Relief and morphology. – Constituting the extreme part of the lowlands of Eastern Europe, very modest elevations are noted in Estonia. The average absolute height of the village is 50 m. and the highest elevation reaches only 317 m. Taking this into account, the country can be divided into two parts. Northern Estonia consists of a low surface area which limits the Gulf of Finland by forming a steep bank, the so-called Glint. Southern Estonia is a higher and less monotonous terrain with three different zones (Viljandi, Otepää, Haanja districts); in the south-east is the aforementioned highest elevation of the country, the Suur Munamägi (Great Egg Mountain). The hilly terrain of northern and southern Estonia is then separated by a hollow (20-50 m.) Which extends from the Gulf of Riga to Lake Peipus and which consists of three fairly wide and interconnected plains. The orography is mostly related to the petrographic and stratigraphic conditions. Taking into account the fact that only the oldest and most recent geological formations come to light on the Estonian territory, while the intermediate ones are missing (Tertiary),
The soils of northern Estonia consist of limestone rocks and siluric dolomites in flat horizontal layers, while in southern Estonia the sandstones of Middle Devonico prevail, also arranged in horizontal layers. The coast of northern Estonia deserves special mention, where the layers (of the lower Silurico) of the steep coast rise on a base of clay and Cambrian sandstone. The Paleozoic base is today hidden by a diluvial, and also alluvial, cover.
From the petrographic character of the country we can understand the reason why in the geological past the glacial had more destructive effects in the north and more reconstructive in the south. To the north, the diluvial ice smoothed the pre-glacial relief and then covered it with a thin veil of glacial deposits, so that northern Estonia belongs to the territory of glacial erosion, while southern Estonia is part of the territory of glacial accumulation; in this respect, Estonia would therefore be a transitional region between Finland and Latvia.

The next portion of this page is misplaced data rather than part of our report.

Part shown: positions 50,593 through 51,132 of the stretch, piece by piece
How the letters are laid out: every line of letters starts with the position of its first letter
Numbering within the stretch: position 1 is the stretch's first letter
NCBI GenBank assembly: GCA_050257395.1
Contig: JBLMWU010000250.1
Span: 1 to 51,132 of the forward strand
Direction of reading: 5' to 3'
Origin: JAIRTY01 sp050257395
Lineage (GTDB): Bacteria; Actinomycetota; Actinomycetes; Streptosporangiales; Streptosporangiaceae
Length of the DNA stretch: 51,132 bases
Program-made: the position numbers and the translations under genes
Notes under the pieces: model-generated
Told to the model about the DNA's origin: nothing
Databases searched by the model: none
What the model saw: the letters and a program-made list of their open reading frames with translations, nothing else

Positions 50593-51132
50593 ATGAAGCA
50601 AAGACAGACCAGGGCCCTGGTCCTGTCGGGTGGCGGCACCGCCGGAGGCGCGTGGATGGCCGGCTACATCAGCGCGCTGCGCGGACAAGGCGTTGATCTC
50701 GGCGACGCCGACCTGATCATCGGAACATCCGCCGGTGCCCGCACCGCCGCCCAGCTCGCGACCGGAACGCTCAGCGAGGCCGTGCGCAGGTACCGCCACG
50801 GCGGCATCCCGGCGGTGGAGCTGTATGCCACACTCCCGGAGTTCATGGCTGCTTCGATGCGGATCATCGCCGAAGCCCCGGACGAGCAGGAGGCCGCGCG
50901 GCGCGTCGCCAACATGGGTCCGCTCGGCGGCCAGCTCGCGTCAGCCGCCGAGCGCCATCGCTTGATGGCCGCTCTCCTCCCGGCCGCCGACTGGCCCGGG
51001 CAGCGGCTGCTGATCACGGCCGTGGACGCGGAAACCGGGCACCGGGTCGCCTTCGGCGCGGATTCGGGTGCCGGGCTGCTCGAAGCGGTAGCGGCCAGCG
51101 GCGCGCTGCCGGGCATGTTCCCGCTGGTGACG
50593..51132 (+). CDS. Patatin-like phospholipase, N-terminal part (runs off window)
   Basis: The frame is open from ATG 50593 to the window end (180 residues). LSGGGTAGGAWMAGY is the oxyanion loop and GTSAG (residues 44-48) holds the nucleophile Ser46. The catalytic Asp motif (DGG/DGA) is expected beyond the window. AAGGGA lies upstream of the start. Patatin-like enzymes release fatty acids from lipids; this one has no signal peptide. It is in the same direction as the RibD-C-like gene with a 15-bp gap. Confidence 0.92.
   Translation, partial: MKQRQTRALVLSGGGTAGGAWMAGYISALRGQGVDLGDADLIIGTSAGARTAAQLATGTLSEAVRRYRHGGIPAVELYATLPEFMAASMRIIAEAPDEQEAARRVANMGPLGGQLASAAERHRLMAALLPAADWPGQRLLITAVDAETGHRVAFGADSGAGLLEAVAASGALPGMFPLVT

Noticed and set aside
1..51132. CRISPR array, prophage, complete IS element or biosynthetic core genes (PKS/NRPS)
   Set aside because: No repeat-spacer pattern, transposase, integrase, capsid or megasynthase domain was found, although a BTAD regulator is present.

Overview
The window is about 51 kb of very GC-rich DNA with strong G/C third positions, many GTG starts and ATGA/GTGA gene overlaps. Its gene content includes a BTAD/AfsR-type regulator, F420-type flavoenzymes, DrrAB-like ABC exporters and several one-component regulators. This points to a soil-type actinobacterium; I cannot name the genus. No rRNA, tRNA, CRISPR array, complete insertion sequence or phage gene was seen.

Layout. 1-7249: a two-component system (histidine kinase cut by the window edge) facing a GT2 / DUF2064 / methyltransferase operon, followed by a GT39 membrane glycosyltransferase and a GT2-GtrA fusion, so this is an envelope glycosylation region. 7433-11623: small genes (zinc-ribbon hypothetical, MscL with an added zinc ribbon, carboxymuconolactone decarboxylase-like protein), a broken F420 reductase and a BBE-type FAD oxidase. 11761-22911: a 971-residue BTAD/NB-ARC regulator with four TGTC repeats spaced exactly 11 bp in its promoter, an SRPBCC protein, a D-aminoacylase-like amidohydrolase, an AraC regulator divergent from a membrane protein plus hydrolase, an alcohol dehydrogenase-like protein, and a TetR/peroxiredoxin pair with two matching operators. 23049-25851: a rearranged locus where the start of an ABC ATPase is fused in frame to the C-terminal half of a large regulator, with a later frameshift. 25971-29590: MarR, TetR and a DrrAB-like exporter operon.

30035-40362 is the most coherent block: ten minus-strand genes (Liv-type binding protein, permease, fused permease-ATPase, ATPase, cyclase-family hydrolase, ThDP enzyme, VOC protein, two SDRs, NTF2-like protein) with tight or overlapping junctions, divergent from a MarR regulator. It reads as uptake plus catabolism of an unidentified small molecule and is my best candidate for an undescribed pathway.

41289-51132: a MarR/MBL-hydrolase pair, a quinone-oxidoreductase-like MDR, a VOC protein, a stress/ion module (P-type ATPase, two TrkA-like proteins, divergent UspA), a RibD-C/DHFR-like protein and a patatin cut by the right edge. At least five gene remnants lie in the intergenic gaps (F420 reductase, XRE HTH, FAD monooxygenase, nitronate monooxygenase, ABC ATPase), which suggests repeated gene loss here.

If the geological construction of Estonia is basically very simple, the same can be said of the geomorphological framework. The geographer Finnish Granö has established three different glacial landscapes, to which you can add three different kinds of coasts: 1. northern and western islands belong to the region of Asar, elevation, which often have an extension of several kilometers, and which form a curious landscape of hills of fluvio-glacial origin. These Åsars constitute in the marshy landscape of the communication routes, lines of colonization and defense. 2. Average Estonia is the typical region of the Drumlins, with a particular imprint, all with elliptical hills, of glacial origin, which line up parallel and often surround long and narrow lakes. 3. Southeast Estonia is very different in nature. There we find a rough terrain of moraines, which offers a pleasant sight to the eye and which is at the same time of great advantage to economic life. The uneven topography suggests that the retreating glacial margin was not stationary and that in the intermediate stops large quantities of materials were deposited in those places; this is the most fertile region of Estonia. 4. A characteristic of Estonia is also its steep coast (Glint), which forms the fracture limit between the archaic Fennoscandia and the Paleozoic plain of Eastern Europe; only in the east and west does this line coincide with the sea, while elsewhere it is also ten km away. of distance. The destructive work of the sea on this coast which is up to 57 meters high, the picturesque ravines on the rivers that cross the Glint and the small waterfalls attract many tourists. The falls are then exploited as a source of electricity. 5. The NE coasts have a special character. facing the Gulf of Finland, the western coast of Lake Peipus and the one on the Gulf of Riga, due to the dunes, which also allow the formation of a sandy beach, used for sea bathing. 6. Finally, there are also marshy coasts at the OR.